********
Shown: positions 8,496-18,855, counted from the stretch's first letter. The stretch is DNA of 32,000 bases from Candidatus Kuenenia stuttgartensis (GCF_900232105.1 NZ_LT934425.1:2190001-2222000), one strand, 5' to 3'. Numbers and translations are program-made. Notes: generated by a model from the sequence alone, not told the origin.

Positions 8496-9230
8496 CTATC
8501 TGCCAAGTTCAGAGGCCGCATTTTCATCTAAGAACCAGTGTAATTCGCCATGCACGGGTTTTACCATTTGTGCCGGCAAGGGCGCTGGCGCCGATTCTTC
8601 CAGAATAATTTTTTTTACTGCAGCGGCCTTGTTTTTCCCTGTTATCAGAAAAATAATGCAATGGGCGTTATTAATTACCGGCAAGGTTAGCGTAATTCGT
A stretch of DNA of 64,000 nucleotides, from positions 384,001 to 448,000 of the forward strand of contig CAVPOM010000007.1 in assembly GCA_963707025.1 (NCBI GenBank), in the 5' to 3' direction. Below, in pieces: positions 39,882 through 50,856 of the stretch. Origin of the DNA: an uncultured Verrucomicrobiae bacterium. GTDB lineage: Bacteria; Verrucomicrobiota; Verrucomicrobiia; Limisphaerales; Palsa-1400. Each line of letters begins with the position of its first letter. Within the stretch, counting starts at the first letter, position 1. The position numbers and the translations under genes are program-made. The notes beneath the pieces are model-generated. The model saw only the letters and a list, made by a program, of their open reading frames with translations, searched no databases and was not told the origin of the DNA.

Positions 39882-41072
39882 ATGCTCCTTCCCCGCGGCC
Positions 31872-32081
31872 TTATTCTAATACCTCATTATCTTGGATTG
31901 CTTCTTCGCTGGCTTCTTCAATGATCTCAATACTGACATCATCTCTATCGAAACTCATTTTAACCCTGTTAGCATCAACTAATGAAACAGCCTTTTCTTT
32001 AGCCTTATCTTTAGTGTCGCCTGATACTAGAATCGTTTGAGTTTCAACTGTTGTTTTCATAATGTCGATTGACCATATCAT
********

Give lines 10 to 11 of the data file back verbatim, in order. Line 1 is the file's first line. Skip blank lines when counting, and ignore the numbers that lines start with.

31872 TTATTCTAATACCTCATTATCTTGGATTG
31901 CTTCTTCGCTGGCTTCTTCAATGATCTCAATACTGACATCATCTCTATCGAAACTCATTTTAACCCTGTTAGCATCAACTAATGAAACAGCCTTTTCTTT